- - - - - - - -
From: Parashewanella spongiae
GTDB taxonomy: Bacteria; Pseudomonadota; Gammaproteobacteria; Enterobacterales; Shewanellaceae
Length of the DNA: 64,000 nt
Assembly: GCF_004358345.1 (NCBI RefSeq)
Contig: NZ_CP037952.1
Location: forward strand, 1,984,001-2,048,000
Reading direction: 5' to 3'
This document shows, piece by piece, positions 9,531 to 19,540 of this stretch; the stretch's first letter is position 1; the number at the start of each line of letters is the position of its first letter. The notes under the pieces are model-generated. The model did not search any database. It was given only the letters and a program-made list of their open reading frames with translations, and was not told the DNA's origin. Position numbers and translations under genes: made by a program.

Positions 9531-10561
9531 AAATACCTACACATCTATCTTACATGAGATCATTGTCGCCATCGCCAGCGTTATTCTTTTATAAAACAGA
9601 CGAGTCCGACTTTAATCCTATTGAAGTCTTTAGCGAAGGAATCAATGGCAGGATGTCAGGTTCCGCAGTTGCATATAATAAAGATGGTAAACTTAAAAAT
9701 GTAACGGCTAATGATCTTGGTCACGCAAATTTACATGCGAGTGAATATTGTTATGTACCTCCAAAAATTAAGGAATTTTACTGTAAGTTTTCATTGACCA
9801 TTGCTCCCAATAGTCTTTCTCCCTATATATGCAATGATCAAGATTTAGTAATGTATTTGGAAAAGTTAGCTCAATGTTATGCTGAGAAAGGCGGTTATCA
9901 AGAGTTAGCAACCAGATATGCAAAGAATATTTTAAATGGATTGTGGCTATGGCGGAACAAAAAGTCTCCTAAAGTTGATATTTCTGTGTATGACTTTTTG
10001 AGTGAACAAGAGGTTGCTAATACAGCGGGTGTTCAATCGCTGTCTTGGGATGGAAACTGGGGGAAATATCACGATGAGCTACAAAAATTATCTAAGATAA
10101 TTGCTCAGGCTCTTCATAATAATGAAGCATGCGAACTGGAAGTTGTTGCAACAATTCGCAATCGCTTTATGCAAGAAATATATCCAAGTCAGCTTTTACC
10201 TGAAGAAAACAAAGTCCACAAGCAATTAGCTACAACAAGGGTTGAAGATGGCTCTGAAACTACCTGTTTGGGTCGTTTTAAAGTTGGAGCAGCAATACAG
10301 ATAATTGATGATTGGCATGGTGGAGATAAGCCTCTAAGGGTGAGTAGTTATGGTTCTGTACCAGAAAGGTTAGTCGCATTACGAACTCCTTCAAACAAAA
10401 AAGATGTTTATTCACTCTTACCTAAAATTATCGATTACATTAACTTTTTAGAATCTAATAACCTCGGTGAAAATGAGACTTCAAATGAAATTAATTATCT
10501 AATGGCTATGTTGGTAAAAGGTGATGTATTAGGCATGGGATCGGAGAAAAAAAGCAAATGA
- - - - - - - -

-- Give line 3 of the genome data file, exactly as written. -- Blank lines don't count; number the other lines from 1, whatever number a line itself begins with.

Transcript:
Length of the DNA: 64,000 nt